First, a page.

IIA Canada National Conference - September 14 - 16, 2020

Thorp, Jer

Data Artist

Thorp, Jer

Data Artist
As a data artist, Jer Thorp reveals the human stories within endless scrolls of raw information, expressing trends, movements, and economics through vibrant graphics (and public art) seen by hundreds of millions of people. The first ever Innovator-in-Residence at the Library of Congress (where he recently completed an eighteen-month stint), a National Geographic Fellow, former Data Artist-in-Residence at The New York Times, and Artist-in-Residence at the Museum of Modern Art, Thorp’s first book, Living in Data, will be released in Spring 2020. Besides documenting his many international projects, the book is also primer for people want to know more about how data works, and how it’s changing the way we live and work. Finally, it’s a roadmap for how we might find agency in the face of oppressive data systems, and how individuals and communities can find their “data voice.” Living in Data will be released by Farrar, Strauss & Giroux.

Thorp is also a brilliant business speaker. He tracks consumers in ways few digital experts can—contextualizing their behavior, personalizing the anonymous, and frequently validating the work of digital marketers.

On stage, Thorp illuminates the exciting potential of what his projects mean for society. “The work we do with data is not passive. It affects people’s lives and wellbeing,” he says. Data is about meaningful connections, as Thorp explored in his moving 9/11 memorial at Ground Zero, for which he wrote a program that organized the names of victims not by alphabetical order, but by relationships—putting coworkers next to coworkers, and brothers next to brothers. From 2013 to 2017, Thorp operated The Office for Creative Research, where he and his team implemented ingenious projects—like counting all the endangered elephants across the African continent, which helped influence ivory poaching policies. In February of 2017, amidst a rising tide of xenophobia, The OCR installed a sculpture in Times Square that depicted New York City’s rich history of immigration. A mesmerizing, funny, and socially engaged activist—often working at the juncture of social justice, technology, marketing, and art—Thorp reveals what we normally, and understandably, could never see in big data. And he makes it look cool.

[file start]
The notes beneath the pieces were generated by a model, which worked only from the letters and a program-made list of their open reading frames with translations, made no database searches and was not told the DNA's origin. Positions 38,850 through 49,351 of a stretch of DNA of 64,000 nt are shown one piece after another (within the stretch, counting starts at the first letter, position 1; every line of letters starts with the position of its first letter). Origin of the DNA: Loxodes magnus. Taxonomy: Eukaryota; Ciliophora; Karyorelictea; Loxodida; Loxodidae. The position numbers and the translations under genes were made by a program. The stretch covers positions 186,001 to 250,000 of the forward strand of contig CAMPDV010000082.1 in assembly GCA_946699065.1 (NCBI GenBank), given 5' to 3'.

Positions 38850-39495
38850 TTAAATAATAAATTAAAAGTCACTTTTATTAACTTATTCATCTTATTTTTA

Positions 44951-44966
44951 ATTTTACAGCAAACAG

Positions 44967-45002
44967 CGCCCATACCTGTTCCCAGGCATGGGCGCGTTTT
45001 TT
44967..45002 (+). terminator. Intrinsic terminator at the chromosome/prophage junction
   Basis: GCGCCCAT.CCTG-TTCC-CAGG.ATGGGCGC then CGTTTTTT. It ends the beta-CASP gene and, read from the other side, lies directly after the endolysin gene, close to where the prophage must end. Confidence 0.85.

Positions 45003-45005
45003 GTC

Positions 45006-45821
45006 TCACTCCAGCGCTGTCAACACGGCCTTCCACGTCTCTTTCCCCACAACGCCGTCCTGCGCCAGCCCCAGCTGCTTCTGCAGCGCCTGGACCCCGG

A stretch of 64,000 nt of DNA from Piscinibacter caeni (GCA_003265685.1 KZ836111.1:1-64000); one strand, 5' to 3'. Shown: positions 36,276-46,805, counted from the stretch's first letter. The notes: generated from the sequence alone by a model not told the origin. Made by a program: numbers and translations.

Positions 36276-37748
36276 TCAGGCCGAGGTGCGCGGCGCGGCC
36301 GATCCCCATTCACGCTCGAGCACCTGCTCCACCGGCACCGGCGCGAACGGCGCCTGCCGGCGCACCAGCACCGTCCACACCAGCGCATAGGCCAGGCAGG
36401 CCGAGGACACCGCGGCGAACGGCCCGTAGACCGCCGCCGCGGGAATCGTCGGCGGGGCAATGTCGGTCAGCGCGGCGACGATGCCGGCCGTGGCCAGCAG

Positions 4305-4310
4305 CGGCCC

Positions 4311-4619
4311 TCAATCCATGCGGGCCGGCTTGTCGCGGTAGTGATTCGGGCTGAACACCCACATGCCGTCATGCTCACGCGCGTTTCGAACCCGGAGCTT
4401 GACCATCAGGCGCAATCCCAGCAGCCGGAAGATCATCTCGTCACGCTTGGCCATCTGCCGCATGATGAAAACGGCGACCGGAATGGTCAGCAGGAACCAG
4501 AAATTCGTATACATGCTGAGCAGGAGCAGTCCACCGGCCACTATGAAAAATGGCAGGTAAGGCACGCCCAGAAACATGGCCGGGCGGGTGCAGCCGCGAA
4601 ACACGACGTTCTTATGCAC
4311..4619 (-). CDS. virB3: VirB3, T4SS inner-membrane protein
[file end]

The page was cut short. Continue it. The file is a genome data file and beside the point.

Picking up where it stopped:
Native to Vancouver, Thorp now lives in New York City, where he teaches in NYU’s Interactive Telecommunication Program. He has been a vocal advocate around data, ethics, and privacy, spearheading a project with The OCR called Floodwatch, a collective ad monitoring tool that empowered individuals to see how advertisers were profiling them (often inaccurately, and unfairly). The aim was to help combat discriminatory practices, such as targeting specific demographics to fill a housing development over others. His award-winning work has been exhibited, read, and implemented in Europe, Africa, Asia, North America, and South America. He has over a decade of teaching experience, and has presented at The Ford Foundation in New York City, the National Academies, and the Library of Congress.